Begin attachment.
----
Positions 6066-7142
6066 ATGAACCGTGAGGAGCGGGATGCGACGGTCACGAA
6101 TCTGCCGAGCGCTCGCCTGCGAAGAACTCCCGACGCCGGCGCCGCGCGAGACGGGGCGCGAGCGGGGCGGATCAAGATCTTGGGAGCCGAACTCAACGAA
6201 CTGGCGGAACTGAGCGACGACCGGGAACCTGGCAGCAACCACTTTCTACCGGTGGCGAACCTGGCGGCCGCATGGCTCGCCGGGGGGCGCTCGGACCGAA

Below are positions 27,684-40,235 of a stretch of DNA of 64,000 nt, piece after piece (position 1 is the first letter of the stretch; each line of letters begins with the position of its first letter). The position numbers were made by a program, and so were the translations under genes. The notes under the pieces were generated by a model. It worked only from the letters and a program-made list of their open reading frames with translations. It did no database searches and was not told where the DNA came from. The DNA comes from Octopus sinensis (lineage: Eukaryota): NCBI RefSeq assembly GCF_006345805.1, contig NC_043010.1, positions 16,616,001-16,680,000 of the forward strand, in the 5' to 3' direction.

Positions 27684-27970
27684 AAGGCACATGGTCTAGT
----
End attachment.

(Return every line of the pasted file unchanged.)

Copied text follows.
Positions 6066-7142
6066 ATGAACCGTGAGGAGCGGGATGCGACGGTCACGAA
6101 TCTGCCGAGCGCTCGCCTGCGAAGAACTCCCGACGCCGGCGCCGCGCGAGACGGGGCGCGAGCGGGGCGGATCAAGATCTTGGGAGCCGAACTCAACGAA
6201 CTGGCGGAACTGAGCGACGACCGGGAACCTGGCAGCAACCACTTTCTACCGGTGGCGAACCTGGCGGCCGCATGGCTCGCCGGGGGGCGCTCGGACCGAA

Below are positions 27,684-40,235 of a stretch of DNA of 64,000 nt, piece after piece (position 1 is the first letter of the stretch; each line of letters begins with the position of its first letter). The position numbers were made by a program, and so were the translations under genes. The notes under the pieces were generated by a model. It worked only from the letters and a program-made list of their open reading frames with translations. It did no database searches and was not told where the DNA came from. The DNA comes from Octopus sinensis (lineage: Eukaryota): NCBI RefSeq assembly GCF_006345805.1, contig NC_043010.1, positions 16,616,001-16,680,000 of the forward strand, in the 5' to 3' direction.

Positions 27684-27970
27684 AAGGCACATGGTCTAGT